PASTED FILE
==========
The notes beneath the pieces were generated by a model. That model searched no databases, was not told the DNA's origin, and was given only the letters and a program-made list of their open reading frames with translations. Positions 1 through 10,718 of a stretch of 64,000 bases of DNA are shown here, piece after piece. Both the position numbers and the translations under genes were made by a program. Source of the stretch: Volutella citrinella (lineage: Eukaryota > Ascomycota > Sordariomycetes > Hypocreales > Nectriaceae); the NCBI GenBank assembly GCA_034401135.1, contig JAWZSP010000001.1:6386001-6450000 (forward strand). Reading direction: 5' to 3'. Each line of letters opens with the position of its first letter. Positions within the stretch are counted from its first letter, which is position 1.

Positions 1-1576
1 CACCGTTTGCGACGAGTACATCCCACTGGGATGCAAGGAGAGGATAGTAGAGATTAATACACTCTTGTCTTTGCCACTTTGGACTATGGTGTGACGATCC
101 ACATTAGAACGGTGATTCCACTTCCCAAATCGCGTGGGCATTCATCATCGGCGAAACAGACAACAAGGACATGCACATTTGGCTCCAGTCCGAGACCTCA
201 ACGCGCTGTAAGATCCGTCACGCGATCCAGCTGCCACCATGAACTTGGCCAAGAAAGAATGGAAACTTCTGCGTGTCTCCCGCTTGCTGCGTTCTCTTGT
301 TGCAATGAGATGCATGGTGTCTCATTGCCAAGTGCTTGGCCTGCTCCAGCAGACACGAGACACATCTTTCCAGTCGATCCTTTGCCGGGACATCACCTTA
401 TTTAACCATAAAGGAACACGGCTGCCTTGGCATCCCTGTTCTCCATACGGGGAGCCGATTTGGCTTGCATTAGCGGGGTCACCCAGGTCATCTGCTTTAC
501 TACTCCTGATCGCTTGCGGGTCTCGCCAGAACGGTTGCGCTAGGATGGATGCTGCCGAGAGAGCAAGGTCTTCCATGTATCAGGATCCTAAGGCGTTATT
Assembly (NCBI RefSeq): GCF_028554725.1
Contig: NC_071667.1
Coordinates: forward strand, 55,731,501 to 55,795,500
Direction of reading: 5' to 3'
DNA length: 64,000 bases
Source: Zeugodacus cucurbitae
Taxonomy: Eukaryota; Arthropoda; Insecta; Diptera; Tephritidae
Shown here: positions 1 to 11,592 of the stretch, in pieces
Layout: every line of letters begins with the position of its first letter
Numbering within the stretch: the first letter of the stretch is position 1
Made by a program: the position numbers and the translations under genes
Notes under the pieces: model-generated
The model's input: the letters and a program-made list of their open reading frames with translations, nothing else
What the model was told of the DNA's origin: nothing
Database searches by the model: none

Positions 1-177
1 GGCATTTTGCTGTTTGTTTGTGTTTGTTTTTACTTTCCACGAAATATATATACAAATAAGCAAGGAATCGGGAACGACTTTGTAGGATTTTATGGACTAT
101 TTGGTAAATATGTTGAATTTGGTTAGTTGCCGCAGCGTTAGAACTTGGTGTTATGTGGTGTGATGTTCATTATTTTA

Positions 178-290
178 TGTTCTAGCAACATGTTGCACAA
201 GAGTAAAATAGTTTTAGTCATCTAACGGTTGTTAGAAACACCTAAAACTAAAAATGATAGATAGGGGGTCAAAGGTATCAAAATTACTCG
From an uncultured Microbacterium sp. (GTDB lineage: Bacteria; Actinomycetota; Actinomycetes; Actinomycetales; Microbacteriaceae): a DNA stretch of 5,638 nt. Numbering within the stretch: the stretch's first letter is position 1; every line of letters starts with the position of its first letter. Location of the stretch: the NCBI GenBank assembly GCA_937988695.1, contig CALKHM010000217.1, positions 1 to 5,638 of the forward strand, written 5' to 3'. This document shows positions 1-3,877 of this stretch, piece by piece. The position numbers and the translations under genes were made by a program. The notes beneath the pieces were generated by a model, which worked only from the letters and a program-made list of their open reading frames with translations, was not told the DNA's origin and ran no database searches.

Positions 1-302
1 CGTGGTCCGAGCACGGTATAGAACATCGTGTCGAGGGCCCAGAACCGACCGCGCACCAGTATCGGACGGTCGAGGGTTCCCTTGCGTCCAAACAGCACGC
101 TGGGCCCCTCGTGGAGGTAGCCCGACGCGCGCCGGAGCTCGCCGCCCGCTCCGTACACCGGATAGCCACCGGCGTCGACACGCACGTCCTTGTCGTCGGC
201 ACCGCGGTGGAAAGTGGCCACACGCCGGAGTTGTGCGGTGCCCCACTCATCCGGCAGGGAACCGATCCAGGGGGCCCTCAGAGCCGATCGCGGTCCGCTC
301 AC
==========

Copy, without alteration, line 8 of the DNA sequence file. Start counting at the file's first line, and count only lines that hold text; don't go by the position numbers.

501 TACTCCTGATCGCTTGCGGGTCTCGCCAGAACGGTTGCGCTAGGATGGATGCTGCCGAGAGAGCAAGGTCTTCCATGTATCAGGATCCTAAGGCGTTATT